"I challenge us to be aware of the messages we don't even know that we're sending," said Lythcott-Haims, herself the mother of a college sophomore and a high school junior.
"By the time our kids get to high school, it seems all we talk about is, 'How much homework do you have?' 'When are you doing your homework?' It's all academic transactional conversations — 'What grade did you get on the science test?' It's all pressure on grades, pressure on scores, and college, college college."
Instead, Lythcott-Haims suggested, parents can send the message that we believe there is more to our children than their grades or their SAT scores and that we love them unconditionally.
"Try, 'Great to see you. How was your day?'" she said. "Take an interest in your child, not the grades. Put it into proper perspective."
2. Do your own homework
Most kids and parents have a small set of colleges they have heard of, but there are hundreds they know nothing about, and learning about some of them might help reinforce the idea that students have plenty of viable choices. Lythcott-Haims advised parents to pick up a few books like "Colleges That Change Lives" by Loren Pope, which highlights 40 smaller and lesser-known liberal arts colleges, or "Fiske Guide to Colleges" by Edward B. Fiske, which features hundreds of colleges and their value.
"Challenge yourself to know something about more than the two to four schools you already know about," Lythcott-Haims said. "Just because some colleges are off your radar doesn't mean they aren't magnificent."
3. Consider the costs
"No kid should leave college with a loan burden that they are going to have a hard time repaying," said Lythcott-Haims. "Have a realistic conversation between your partner and your kid about what you can afford."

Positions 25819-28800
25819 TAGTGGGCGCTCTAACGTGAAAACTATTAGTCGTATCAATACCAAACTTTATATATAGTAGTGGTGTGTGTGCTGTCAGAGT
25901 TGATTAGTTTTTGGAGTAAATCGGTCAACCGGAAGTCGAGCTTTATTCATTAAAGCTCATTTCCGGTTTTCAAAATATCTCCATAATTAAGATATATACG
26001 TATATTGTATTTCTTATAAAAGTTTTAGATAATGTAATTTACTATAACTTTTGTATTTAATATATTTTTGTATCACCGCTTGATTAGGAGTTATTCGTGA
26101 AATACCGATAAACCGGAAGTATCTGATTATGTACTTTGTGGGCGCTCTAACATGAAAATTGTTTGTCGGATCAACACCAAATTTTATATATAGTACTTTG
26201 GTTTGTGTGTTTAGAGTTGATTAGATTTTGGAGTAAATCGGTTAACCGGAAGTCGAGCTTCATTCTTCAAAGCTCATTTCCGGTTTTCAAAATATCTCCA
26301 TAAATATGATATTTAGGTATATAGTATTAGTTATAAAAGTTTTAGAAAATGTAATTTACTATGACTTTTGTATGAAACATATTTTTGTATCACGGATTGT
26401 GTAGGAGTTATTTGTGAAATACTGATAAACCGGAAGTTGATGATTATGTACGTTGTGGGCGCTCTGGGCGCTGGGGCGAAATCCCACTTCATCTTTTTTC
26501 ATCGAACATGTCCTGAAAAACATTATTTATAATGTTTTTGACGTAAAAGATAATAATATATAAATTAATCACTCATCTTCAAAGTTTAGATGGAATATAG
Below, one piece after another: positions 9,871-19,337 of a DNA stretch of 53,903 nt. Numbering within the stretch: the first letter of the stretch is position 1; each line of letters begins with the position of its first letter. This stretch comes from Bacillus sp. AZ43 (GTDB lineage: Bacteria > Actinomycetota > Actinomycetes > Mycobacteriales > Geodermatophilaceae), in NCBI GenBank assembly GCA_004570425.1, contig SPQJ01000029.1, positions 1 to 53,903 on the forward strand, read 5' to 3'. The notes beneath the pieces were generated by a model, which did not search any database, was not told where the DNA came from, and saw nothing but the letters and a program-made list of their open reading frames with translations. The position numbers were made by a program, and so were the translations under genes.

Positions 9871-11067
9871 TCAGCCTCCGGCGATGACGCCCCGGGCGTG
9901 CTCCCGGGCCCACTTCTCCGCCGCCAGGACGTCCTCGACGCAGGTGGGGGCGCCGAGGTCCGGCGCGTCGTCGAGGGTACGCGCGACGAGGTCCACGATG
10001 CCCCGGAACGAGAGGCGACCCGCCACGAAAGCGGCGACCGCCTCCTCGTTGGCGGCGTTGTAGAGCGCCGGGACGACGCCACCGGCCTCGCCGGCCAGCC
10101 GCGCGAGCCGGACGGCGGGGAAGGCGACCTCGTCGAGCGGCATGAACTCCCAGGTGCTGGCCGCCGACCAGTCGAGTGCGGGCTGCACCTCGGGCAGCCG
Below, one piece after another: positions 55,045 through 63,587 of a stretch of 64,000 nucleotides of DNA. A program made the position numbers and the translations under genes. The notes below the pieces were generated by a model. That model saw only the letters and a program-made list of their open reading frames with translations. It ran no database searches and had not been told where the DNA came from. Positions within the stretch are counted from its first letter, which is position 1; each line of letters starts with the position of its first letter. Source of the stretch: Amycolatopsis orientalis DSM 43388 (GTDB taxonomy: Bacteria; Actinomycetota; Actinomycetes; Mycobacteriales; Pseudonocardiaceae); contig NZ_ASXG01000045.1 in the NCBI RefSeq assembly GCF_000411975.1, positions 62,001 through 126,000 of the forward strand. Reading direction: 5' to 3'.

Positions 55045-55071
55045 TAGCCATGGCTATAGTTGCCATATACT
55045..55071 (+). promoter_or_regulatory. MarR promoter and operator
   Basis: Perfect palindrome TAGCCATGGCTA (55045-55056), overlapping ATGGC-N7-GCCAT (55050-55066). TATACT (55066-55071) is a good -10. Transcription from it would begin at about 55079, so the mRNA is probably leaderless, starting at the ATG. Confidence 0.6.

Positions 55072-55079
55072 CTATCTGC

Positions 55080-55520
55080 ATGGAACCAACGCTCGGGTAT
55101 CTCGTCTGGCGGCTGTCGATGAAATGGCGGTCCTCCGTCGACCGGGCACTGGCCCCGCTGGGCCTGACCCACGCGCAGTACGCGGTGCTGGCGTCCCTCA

Lythcott-Haimes said parents shouldn't immediately rule out private colleges because they think they can't afford them. Sometimes private colleges have more resources to help students afford the cost of attendance. However, she encouraged parents to consider in-state options, which might include honors colleges at the state flagship universities or two-year colleges that can make transferring to larger state universities both easier and more affordable.
"Honors colleges are hidden gems," said Lythcott-Haims. "Most people don't realize how amazing they are."
4. "Treat your kid like a human."
Remember that your child is not "a robot going through a process," said Lythcott-Haims. "Be just as interested in their friends, their friendships, and making sure they get a little free time and play time and sleep."
She urged parents to try to reinforce the message to their children that "what really matters in the grand scheme is that they are good human beings," she said. "This will all shake out and they will go somewhere, and there are plenty of great places and there's no one perfect place."
In his senior year, Jackson said, his parents gave him just the right amount of support. "They reminded me of my deadlines without being pushy about it and helped me by proofreading essays, going over questions with me, and just providing moral support," he said.
"They constantly encouraged me and reminded me that I was definitely getting in somewhere," said Julianna. "Their support helped me worry less that I probably would have without them."